PILATESFLOW
THERAPEUTIC PILATES
 


Therapeutic Pilates and Physiotherapy
 

Therapeutic Pilates is led by a registered physiotherapist or experienced Pilates teacher. We assess the whole body, including posture and movement patterns to find the specific causes of symptoms. Our aim is to educate clients about their body, and to give them the tools to self-manage and prevent further injury. 

Some Therapeutic Pilates sessions may be subsidised by ACC – please discuss this with the instructor when you make your appointment. No referral necessary.

Therapeutic Pilates (also know as Clinical Pilates) emphasises the clinical application of Pilates’ original exercises, supported by evidence-based research, and is ideal for those suffering from both acute injuries and ongoing chronic pain. With the use of Pilates apparatus, clients can continue to exercise without pain while rehabilitating the injured site. This whole body approach prevents unnecessary de-conditioning and further injury.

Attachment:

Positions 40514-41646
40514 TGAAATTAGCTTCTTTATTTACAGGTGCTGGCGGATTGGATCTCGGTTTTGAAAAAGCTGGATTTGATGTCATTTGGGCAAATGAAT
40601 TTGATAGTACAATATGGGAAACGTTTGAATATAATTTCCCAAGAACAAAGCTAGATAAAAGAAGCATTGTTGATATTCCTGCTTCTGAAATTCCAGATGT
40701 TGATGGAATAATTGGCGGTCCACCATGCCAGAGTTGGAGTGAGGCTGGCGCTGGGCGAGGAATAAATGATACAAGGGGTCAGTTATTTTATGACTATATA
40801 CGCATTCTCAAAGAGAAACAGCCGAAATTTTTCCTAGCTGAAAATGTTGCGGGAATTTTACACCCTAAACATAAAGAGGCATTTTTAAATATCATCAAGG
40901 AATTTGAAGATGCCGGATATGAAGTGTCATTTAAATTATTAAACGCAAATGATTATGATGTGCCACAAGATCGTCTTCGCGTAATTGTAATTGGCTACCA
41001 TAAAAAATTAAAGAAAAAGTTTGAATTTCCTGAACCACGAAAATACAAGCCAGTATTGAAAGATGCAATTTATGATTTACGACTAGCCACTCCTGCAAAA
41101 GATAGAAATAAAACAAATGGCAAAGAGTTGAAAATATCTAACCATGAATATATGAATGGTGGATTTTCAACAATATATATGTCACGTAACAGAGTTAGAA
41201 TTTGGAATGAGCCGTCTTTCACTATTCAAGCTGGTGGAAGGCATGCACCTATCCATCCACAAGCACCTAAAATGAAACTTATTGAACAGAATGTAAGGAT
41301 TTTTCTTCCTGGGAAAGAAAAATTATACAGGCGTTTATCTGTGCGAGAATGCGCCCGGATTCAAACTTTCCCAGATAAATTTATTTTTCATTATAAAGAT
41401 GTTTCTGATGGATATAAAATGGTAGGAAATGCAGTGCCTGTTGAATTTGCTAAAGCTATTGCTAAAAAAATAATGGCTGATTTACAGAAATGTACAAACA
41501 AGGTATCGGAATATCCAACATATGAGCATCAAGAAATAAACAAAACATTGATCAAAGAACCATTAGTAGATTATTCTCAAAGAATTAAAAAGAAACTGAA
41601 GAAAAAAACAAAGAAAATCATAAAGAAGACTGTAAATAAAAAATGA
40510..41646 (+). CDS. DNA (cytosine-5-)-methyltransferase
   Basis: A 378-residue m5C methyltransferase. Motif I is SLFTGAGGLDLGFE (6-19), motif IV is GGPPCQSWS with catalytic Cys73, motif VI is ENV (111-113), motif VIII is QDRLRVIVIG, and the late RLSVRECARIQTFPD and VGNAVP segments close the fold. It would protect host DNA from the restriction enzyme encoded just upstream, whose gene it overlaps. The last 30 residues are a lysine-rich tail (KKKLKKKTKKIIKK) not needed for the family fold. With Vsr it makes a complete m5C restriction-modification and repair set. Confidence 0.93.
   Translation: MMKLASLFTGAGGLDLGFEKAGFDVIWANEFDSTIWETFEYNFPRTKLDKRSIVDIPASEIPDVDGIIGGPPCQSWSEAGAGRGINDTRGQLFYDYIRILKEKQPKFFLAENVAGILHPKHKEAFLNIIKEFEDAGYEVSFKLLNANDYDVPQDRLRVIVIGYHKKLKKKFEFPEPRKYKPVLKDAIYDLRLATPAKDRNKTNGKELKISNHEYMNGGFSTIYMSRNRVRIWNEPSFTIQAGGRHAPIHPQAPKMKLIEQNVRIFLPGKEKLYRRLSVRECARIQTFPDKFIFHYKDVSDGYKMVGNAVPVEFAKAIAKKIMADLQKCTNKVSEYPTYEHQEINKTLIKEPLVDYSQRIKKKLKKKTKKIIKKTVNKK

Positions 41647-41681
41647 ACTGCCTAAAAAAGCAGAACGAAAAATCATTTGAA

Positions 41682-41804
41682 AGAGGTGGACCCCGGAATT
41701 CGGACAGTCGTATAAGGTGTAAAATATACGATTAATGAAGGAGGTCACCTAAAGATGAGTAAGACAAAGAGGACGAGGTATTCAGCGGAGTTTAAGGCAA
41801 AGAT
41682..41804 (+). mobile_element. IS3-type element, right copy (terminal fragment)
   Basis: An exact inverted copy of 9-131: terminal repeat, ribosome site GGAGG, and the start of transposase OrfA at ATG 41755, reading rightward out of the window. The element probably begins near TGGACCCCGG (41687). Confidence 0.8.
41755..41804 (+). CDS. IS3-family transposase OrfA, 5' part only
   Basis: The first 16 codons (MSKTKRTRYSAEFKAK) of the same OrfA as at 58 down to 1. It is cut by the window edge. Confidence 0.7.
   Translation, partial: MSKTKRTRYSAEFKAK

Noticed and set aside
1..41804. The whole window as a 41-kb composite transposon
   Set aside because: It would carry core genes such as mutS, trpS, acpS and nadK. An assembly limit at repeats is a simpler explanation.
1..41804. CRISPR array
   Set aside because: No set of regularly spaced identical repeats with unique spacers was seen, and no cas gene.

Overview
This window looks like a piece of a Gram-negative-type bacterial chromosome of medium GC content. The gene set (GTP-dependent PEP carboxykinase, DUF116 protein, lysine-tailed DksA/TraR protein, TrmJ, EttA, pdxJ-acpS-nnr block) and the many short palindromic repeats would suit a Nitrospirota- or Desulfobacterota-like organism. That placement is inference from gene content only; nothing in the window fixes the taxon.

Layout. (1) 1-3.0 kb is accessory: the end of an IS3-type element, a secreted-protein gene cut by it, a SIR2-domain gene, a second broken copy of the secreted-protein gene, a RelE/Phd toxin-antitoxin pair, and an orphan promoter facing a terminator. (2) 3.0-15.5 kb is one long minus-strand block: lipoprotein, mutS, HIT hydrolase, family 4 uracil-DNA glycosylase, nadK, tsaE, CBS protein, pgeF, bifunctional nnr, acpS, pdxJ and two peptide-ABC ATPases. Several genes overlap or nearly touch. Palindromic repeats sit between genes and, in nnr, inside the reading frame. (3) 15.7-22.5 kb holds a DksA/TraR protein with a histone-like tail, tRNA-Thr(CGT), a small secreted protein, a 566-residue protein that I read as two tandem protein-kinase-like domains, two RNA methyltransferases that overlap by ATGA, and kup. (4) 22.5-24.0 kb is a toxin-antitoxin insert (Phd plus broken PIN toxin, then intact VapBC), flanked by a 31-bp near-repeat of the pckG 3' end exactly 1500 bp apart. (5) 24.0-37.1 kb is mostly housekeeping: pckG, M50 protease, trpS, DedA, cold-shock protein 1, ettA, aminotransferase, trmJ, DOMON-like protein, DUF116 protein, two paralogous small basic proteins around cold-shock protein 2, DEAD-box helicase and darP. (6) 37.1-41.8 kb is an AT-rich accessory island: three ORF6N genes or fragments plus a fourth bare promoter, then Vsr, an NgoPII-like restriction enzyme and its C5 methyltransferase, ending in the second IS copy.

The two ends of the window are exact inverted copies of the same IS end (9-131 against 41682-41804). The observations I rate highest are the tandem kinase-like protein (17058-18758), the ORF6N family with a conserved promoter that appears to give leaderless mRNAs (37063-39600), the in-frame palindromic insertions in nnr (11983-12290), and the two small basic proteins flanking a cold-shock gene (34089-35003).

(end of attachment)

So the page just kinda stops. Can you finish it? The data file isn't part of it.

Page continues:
A therapeutic session consists of Pilates-based exercise programmes using balanced movement, as well as flexibility and strengthening exercises, to aid recovery and prevent recurrence. Programmes also emphasise movement and postural re-education. Where necessary, the physiotherapist may include some manual therapies, such as massage and mobilisation in the session.

Following individual Therapeutic Pilates sessions, clients can progress to fully supervised Therapeutic Group classes (max. 4 people) sessions to continue their individual rehabilitation programme. Home exercise programmes are also provided.

Physiotherapy and Therapeutic Pilates focus on three different phases of movement, to promote fast and effective recovery:

First stage:

  • Assistive movement: with the assistance of equipment the patient can decrease any muscle guarding often associated with pain or weakness.
  • Disassociation: allows movement at the hip or shoulder girdle, away from the area of pain and independent of pelvis or spinal movement.
  • Stabilisation: the recruitment of deep stabilisers, pelvic floor muscles, deep abdominal and spinal muscles. Stabilisation provides a favourable environment for protecting further trauma to the spine or joint.
  • Mobilisation: the restoration of mobility to joints and muscles.

Second Stage:

  • Progression to more dynamic exercises: challenging the newly acquired mobility or stability in a more functional, gravity dependant environment.

Third Stage:

  • Functional re-education: day to day tasks are reintroduced in a clinical environment for return to work or sport.